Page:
Training workshop encourages effective road safety
Training workshop encourages effective road-safety journalism
With the passenger helmet law enforcement scheduled for 1 January 2016, in which motorcyclists will be fined for their passengers who are not wearing helmets, journalists are gearing up to increase awareness and promote helmet use. Media has the unique ability to communicate with the wider public to influence for good—it can play a vital role in cultivating a healthy road safety culture. AIP Foundation, with support from the FIA Foundation, organized a workshop to train journalists on how to best cover road safety topics and on fact-based, public-interest reporting.
The forum was attended by 40 journalists representing print, online, television, and radio media. At the workshop, journalists built upon their knowledge, skills, and resources to effectively cover road safety, specifically focusing on the enforcement of the new passenger helmet law, to better reach the greater community. Participants also drafted a year-long plan of topics and approaches to guide an active, informal network of journalists to promote universal helmet use through media.
U.S. Ambassador urges helmet use in holiday video message
“Every life is valuable, so please work together to stay safe during this holiday season and beyond,” spoke U.S. Ambassador to Cambodia, William A. Heidt as he sat beside his wife on a motorcycle and pointed to his helmet. This concluded a holiday video message for the U.S. Embassy’s social media pages, which received over 1,000 likes.
The Ambassador, who took office in August 2015, displayed important support to road safety by reminding the Cambodian public about the new motorcycle passenger helmet law, especially important as holiday seasons worldwide consistently see spikes in the number of crashes as more people take to the roads to travel or visit loved ones.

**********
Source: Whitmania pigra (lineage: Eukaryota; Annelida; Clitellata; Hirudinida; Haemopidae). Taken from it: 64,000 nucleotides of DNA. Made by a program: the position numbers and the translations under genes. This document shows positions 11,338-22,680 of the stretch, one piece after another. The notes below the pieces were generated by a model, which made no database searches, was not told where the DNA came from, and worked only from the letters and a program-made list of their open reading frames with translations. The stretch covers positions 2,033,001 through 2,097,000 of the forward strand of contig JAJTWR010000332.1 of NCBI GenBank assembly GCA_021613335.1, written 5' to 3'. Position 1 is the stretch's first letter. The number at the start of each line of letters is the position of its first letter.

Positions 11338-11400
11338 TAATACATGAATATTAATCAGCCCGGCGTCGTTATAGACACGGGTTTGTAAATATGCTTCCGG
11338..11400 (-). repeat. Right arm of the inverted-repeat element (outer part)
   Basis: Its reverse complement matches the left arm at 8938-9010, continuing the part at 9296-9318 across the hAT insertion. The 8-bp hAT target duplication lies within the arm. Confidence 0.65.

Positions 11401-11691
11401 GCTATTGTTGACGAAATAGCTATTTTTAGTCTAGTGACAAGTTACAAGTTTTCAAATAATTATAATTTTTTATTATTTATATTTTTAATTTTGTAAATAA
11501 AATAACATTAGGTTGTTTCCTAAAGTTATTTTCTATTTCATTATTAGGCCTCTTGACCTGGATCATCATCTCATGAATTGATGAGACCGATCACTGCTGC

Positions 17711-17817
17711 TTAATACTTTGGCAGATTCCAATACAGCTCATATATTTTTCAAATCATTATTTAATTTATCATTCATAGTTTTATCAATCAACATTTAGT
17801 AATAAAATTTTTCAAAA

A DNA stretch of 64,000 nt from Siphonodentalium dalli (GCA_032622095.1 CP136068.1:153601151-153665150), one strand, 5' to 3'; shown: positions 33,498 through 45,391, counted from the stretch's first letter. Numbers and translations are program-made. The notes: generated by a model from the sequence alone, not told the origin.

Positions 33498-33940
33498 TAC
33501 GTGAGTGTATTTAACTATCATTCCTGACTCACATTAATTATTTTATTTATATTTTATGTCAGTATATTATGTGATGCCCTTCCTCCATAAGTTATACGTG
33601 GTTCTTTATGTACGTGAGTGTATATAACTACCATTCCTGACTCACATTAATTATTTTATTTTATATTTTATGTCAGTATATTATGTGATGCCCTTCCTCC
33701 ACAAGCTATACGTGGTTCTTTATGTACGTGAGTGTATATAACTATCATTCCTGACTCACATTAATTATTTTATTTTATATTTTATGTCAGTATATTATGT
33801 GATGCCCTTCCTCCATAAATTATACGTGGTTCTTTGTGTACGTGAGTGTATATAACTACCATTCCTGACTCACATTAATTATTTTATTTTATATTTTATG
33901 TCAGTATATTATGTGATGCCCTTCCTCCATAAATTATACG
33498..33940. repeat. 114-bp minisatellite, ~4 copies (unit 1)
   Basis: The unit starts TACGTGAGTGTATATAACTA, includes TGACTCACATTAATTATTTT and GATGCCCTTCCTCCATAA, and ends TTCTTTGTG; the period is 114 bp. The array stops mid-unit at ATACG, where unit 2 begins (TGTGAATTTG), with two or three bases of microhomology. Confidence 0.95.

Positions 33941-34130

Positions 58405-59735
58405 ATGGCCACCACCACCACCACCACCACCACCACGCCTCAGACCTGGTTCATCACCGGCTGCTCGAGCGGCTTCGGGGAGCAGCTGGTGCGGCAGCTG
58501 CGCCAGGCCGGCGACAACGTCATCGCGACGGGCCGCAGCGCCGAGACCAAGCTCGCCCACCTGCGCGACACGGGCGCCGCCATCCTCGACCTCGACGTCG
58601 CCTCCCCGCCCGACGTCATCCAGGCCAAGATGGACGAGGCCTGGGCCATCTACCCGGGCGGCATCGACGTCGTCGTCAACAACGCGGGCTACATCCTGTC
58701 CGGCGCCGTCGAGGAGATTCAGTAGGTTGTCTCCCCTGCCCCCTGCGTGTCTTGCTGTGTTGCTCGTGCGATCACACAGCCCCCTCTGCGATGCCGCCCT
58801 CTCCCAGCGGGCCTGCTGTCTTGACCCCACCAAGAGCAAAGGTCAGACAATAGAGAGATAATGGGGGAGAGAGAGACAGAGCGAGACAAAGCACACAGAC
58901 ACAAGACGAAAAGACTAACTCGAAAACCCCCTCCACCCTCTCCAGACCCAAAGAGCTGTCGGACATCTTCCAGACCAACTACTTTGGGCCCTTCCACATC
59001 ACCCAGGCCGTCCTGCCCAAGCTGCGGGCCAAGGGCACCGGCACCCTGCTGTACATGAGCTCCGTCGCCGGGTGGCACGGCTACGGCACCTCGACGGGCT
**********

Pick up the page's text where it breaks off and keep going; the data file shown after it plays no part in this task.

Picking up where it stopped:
Cambodia’s new Road Traffic Law, which took effect January 1st, 2015 on all streets nation-wide, mandates helmet wearing among motorcyclists – drivers and now passengers, too.
In anticipation of upcoming enforcement of the passenger helmet law, Manulife donates 800 helmets
In celebration of the enforcement of the new passenger helmet law, AIP Foundation, with support from Manulife, donated helmets and raised road safety awareness at a Helmets for Families event at Sothearos Primary School.
Road safety stakeholders, students, teachers, parents, local, and international media representatives attended the event. At the event, 804 helmets were donated to students and teachers at Sothearos Primary School, extra-curricular activities such as a question and answer session on road safety topics, a road crossing simulation corner, and a helmet wearing demonstration were held to raise awareness about the importance of quality helmet use and of practicing safe road behavior.
The event welcomed the enforcement of the passenger helmet law, which was scheduled to begin on 1 January, 2016—traffic police will begin fining anyone found driving a motorcycle or riding as a passenger without a helmet. While the law includes passengers, the final sub-decree does not include child passengers in enforcement. Failing to include children in the law’s enforcement leaves children vulnerable to injury and/or death in the event of a crash.
U.S. Ambassador William A. Heidt and his wife
Students are happy to receive helmets